Children’s Ministry is not for the faint of heart

Childrens-Ministry

I’m being challenged by God to think through do I still tackle ministry with the same hunger and edge that I did when I started into the ministry. As I look around to some of us that may not be considered the young guns in children’s ministry anymore, I find that time has often started taken its toll on many of us.

Why is it so hard to stay in children’s ministry and keep your edge and hunger? Some of my findings are that many have learned to keep things where they are not terrible but they are not buzz worthy either.

Here are some possible reasons buzz worthy children’s ministry can prove difficult:

You run the largest group of people in the church being served.

You oversee the greatest physical, social, emotional, and mental developmental span of any ministry in the church (babies through preteen)

You are required to train the most specific and varied volunteer ministry in the church (because of the developmental range and varied ministry requirements within that range)

You most likely run the largest group of volunteers to lead and manage

You will have the largest amount of weekly “maintenance” (everything from cleaning nursery toys to picking up teaching supplies to managing multiple environments)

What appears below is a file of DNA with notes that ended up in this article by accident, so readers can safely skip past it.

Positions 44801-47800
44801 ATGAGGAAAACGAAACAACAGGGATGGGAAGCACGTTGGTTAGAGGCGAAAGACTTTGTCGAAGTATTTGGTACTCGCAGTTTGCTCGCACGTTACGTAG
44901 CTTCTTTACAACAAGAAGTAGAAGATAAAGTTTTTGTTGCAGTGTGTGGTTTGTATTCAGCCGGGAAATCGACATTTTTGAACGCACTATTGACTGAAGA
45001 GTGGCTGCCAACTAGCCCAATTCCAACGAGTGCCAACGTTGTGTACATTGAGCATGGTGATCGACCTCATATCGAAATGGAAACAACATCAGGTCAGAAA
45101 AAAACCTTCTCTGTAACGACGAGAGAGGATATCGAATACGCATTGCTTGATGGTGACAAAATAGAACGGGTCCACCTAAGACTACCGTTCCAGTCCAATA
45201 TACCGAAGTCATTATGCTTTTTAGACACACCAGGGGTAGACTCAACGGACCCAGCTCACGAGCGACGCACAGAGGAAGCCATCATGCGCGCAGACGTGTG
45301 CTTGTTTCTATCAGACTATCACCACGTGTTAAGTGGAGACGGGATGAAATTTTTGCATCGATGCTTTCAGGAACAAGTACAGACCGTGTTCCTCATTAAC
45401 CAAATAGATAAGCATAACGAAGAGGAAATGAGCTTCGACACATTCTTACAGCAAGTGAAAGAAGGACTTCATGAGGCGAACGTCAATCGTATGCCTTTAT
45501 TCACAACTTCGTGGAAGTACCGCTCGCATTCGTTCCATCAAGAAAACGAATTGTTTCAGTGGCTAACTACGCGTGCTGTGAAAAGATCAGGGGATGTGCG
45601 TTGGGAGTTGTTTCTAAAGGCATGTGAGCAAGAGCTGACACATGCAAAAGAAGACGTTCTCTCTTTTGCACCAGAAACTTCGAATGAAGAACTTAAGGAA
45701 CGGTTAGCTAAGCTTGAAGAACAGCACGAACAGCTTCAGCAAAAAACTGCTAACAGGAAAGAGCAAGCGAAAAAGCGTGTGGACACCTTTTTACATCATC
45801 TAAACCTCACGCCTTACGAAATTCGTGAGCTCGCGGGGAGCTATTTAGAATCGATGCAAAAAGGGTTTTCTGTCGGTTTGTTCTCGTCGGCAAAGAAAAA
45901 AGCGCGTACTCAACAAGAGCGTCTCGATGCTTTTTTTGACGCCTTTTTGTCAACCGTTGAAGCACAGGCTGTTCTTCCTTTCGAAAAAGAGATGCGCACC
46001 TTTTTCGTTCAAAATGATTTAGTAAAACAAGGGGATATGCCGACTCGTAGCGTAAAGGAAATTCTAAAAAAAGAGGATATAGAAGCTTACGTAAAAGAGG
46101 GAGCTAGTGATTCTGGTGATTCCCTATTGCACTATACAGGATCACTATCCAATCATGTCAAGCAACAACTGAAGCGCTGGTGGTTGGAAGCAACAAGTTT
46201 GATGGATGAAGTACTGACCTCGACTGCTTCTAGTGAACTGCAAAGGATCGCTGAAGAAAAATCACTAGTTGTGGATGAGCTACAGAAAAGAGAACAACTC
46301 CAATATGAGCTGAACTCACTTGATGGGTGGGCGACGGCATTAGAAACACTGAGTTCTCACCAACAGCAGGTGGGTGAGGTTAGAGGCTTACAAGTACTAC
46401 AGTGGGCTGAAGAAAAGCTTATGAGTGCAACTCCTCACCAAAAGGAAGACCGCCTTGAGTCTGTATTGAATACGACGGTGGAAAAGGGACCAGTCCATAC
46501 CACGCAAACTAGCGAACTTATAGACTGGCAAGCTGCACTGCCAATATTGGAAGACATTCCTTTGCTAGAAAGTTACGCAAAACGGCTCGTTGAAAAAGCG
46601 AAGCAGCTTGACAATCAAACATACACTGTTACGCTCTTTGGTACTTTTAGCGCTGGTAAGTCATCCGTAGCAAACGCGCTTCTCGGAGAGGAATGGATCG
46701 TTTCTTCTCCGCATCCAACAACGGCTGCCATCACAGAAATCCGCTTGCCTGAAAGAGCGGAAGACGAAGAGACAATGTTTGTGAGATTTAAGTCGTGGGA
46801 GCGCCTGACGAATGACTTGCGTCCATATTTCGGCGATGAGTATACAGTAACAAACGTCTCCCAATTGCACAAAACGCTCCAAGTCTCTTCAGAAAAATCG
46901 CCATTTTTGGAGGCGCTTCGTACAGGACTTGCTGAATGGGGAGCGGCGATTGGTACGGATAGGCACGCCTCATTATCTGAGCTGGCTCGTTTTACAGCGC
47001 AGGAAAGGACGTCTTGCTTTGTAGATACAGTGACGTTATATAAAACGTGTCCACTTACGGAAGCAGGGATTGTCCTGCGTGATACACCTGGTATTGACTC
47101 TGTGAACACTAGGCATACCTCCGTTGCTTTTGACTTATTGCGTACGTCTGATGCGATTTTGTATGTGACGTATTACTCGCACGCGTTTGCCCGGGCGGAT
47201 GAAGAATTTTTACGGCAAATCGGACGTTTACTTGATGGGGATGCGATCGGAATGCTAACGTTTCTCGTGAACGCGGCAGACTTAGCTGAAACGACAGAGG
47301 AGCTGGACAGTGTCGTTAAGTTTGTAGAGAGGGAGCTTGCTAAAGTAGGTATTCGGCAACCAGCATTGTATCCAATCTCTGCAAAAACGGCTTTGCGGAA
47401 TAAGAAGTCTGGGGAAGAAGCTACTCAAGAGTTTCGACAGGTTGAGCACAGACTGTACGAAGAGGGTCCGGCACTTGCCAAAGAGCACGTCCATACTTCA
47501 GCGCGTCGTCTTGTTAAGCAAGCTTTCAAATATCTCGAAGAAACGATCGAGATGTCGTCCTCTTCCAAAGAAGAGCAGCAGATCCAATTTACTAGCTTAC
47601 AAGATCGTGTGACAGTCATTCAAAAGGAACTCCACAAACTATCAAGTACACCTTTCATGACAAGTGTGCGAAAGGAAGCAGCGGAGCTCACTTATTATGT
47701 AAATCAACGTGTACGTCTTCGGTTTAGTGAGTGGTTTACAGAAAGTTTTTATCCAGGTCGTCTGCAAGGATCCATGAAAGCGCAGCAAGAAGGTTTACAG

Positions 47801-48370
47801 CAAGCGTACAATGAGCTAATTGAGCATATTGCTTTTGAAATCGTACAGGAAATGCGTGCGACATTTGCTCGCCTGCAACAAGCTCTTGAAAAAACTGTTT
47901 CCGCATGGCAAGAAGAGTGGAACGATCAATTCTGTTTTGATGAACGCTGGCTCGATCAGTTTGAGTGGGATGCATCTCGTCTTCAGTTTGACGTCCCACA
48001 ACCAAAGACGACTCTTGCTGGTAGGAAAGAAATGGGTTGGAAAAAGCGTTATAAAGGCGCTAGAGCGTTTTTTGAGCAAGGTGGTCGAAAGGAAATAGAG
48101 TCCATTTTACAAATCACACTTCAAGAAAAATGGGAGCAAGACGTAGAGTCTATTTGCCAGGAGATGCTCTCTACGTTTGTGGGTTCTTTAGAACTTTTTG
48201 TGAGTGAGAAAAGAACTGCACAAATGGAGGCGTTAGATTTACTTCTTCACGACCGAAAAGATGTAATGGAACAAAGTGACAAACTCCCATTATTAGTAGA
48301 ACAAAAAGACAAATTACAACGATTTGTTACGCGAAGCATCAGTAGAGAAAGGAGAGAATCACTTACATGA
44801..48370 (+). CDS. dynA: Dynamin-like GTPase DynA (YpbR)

You must be diverse in using and knowing the greatest amount of teaching material (varied curricula to meet developmental needs, object lessons, crafts, supplies, etc.)

Your role as a pastor remains perhaps the least understood or appreciated pastoral level position in the church, as reflected in the fact that it is typically the lowest paid “leadership” position on the staff

You are expected to spend as much time (or more) investing, ministering, praying for and building into other adult leaders as you do kids.

You need to know the latest and greatest technology available to keep up with the kids and to be able to educate the parents in what their kids are talking about.

You must be a strong problem solver and can push through the most difficult problems seeing that you are setting an example for the most impressionable minds in the church.

You must have a strong understanding of the Bible and theology.

You will continue to be a student of culture and not come across as someone who is trying to fit in, but actually does fit in and understands those in the culture.

You must be a master communicator for ages birth to death. Your comfortable talking to a room full of adults as you are speaking to a room full of kids.

You will not usually end up with paid staff, part-time or full-time, helping you like other departments may get. Instead, you have to use 100% volunteers.

These are but a few reasons Children’s Ministry is not for the faint of heart. These are also the reasons why children’s pastors or those overseeing children’s ministries need to be prayed up everyday as we hit the battle field. What an honor to be trusted with so much!

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